The posterior cruciate ligament (PCL) prevents the tibia (shin bone) from moving backwards relative to the femur (thigh bone). Injuries to this ligament tend to occur when the knee is bent and the upper leg moves forwards relative to the lower leg, such as when it collides with a car dashboard or a person.
Injury to this structure may not cause many symptoms. There may be pain in the back of the knee with squatting or kneeling, a slight limp, or loss of the full range of knee flexion. With chronic injury to the PCL, there may be problems using stairs or ramps.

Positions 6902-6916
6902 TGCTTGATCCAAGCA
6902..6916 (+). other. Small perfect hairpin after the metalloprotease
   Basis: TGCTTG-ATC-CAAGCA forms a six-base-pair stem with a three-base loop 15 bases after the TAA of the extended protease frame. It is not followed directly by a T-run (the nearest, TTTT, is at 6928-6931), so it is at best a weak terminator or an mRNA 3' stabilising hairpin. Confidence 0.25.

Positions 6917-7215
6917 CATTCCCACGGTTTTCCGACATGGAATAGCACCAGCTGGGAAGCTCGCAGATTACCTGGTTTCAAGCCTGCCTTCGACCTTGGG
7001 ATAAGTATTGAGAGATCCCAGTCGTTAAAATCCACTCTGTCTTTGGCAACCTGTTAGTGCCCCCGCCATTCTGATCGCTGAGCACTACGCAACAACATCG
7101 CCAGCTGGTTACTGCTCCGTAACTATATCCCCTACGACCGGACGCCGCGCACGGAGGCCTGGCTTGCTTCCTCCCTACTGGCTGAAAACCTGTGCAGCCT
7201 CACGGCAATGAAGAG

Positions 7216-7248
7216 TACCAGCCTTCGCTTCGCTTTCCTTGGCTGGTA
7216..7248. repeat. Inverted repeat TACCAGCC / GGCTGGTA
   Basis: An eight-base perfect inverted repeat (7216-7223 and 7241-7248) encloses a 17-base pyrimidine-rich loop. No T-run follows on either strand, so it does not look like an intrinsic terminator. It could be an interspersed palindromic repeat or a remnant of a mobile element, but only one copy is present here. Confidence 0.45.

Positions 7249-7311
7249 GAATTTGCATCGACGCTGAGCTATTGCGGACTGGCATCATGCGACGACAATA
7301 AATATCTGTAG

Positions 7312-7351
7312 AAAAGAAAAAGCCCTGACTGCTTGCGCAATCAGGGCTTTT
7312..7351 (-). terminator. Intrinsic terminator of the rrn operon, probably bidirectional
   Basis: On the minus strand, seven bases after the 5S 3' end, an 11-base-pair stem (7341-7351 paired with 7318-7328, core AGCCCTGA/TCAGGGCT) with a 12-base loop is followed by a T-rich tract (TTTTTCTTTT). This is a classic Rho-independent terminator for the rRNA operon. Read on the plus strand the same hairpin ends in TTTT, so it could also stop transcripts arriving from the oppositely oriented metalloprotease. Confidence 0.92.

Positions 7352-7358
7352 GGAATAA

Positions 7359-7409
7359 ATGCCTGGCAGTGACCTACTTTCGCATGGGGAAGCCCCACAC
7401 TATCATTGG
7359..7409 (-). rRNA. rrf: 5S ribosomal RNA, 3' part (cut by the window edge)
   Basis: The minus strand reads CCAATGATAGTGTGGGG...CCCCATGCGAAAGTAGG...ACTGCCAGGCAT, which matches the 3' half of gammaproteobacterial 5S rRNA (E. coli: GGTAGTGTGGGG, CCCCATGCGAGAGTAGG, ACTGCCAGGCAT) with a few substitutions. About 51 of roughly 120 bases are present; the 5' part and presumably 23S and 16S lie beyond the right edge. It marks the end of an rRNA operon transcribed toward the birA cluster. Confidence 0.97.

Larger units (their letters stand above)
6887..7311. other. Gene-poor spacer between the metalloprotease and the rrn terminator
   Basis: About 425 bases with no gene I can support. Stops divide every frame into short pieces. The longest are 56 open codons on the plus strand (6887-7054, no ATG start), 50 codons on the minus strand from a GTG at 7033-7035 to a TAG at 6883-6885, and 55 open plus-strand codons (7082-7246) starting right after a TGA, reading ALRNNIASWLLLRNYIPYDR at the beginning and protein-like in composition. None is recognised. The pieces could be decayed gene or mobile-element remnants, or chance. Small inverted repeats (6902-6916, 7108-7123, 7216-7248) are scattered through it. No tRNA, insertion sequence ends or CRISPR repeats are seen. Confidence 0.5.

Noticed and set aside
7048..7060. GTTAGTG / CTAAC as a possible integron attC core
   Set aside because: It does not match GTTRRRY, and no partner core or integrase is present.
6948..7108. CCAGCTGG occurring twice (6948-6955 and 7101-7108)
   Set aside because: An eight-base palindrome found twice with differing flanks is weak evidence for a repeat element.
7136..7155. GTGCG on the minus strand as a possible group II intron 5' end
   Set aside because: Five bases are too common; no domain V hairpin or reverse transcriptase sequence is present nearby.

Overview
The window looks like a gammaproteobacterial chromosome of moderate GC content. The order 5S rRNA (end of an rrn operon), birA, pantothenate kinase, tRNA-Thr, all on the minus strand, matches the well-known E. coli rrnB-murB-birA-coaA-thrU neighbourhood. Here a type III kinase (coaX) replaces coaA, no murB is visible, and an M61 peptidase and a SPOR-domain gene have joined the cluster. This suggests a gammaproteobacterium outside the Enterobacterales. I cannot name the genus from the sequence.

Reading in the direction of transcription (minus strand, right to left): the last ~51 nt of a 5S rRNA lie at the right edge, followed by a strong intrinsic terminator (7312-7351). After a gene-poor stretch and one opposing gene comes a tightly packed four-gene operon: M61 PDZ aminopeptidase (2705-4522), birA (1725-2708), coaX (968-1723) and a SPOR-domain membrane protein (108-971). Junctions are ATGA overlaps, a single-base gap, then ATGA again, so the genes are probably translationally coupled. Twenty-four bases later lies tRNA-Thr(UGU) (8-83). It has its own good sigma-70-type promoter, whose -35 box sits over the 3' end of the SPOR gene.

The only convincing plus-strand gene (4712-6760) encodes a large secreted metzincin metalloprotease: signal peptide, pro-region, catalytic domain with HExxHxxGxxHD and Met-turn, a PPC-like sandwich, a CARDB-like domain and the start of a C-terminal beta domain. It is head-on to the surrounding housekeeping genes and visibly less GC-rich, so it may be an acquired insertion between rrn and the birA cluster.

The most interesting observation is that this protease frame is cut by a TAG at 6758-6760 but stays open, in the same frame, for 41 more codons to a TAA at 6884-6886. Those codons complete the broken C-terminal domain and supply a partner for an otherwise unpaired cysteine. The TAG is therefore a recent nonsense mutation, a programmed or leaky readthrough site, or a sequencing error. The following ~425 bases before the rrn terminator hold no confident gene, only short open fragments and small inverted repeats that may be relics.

The principles of therapy are rest, ice, compression, elevation, medications and protection. Often crutches are recommended if weight bearing causes pain, but otherwise crutches are not necessary. Return to light duty activity is ok soon after an injury.
Most PCL injuries do not occur by themselves. They are often associated with meniscus injuries or other trauma to the knee. They are also difficult to distinguish from other ligament injuries to the knee. When the PCL is injured, there is often no pop sensation, just a vague feeling of discomfort.